ASTROS
What we've learned

Everything is going great for a team on pace for 103 wins, the most in club history. The Astros lead the league in pitching and their offense is among the league leaders in runs scored. Everything would be no sweat, except they can't quite shake the Mariners.

What they'll be hoping to accomplish in the trade market
Houston saw last year how much of an impact acquiring starter Justin Verlander had on the team. It's quite possible it may attempt the same impact trade for a closer. Ken Giles doesn't have a blown save, but Hector Rondon is starting to take over as closer.

Video: HOU@TEX: Rondon induces forceout, records the save

Stock watch
The Astros are definitely buyers. They are in the middle of a run with a special group of players, so they are going to do everything they can to maximize their chances.

ATHLETICS
What we've learned

The Athletics, led by a strong bullpen, surged in the final two weeks of June and passed the Angels into third place in the AL West. Blake Treinen has been particularly outstanding as a closer and infielder Jed Lowrie has played like an All-Star.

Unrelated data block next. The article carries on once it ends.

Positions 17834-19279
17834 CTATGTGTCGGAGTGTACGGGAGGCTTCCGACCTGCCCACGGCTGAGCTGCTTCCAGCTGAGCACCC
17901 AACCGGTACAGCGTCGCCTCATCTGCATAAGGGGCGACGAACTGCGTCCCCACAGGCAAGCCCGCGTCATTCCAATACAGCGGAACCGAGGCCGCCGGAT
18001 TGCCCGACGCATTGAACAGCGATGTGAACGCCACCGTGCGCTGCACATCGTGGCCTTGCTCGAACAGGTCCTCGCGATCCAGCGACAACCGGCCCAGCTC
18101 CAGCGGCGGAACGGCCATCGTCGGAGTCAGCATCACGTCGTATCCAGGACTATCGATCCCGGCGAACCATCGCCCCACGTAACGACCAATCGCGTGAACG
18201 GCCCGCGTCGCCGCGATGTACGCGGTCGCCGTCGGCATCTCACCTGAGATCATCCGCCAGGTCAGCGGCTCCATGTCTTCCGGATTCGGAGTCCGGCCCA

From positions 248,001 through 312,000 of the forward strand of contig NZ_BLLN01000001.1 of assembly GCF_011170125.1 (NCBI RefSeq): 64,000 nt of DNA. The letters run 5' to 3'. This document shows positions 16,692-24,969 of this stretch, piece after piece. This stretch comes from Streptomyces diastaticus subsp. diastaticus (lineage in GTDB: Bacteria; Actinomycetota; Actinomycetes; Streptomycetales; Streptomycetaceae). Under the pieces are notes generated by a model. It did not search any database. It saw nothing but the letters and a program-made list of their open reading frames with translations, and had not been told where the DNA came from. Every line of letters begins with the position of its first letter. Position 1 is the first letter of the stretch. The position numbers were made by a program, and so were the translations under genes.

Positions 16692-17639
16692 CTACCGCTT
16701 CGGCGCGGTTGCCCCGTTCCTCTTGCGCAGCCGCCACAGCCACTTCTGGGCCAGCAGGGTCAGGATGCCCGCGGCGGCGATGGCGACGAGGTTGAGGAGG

Video: CLE@OAK: Lowrie launches a solo homer, call confirmed

What they are hoping to accomplish in the trade market
Oakland's history under Billy Beane -- their vice president for baseball operations -- is that it is a postseason team if and only if it has strong starting pitching. This team is still rebuilding its rotation and that will likely be foremost in the A's minds at the Trade Deadline.

Stock watch
Beane and general manager David Forst are always looking for creative ways to keep the Athletics competitive, but it's difficult to see them making enough moves to keep up with the Astros and the Mariners. The A's are still a team looking more toward the future than the present, even though they have exceeded expectations to this point.

MARINERS
What we've learned